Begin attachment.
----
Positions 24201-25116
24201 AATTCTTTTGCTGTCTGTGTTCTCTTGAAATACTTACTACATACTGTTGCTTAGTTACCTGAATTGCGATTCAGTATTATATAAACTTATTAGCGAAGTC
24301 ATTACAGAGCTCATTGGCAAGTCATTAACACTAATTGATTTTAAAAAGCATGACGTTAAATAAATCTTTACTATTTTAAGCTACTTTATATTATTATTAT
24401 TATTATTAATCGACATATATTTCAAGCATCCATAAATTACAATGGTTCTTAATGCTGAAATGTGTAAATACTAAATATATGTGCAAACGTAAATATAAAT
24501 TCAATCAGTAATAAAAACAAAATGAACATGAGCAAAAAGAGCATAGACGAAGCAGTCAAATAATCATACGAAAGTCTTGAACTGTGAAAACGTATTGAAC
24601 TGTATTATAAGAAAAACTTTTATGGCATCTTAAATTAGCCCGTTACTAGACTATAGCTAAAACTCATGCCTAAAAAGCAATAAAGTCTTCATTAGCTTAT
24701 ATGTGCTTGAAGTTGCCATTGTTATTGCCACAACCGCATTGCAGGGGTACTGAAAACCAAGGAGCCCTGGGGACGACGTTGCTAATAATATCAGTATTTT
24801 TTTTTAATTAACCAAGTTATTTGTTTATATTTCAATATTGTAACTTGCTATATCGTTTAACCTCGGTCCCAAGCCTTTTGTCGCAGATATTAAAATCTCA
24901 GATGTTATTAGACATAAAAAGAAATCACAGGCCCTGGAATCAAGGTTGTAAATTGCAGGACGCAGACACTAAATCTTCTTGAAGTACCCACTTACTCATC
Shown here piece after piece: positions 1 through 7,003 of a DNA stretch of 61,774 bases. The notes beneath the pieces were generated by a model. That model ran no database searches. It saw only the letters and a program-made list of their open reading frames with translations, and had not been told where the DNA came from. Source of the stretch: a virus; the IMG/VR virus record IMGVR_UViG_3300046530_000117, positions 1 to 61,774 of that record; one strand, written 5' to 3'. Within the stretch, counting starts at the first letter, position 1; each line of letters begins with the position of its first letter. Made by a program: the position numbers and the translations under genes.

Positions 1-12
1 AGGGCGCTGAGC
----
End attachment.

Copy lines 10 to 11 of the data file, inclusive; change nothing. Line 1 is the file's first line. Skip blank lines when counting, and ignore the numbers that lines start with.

Shown here piece after piece: positions 1 through 7,003 of a DNA stretch of 61,774 bases. The notes beneath the pieces were generated by a model. That model ran no database searches. It saw only the letters and a program-made list of their open reading frames with translations, and had not been told where the DNA came from. Source of the stretch: a virus; the IMG/VR virus record IMGVR_UViG_3300046530_000117, positions 1 to 61,774 of that record; one strand, written 5' to 3'. Within the stretch, counting starts at the first letter, position 1; each line of letters begins with the position of its first letter. Made by a program: the position numbers and the translations under genes.

Positions 1-12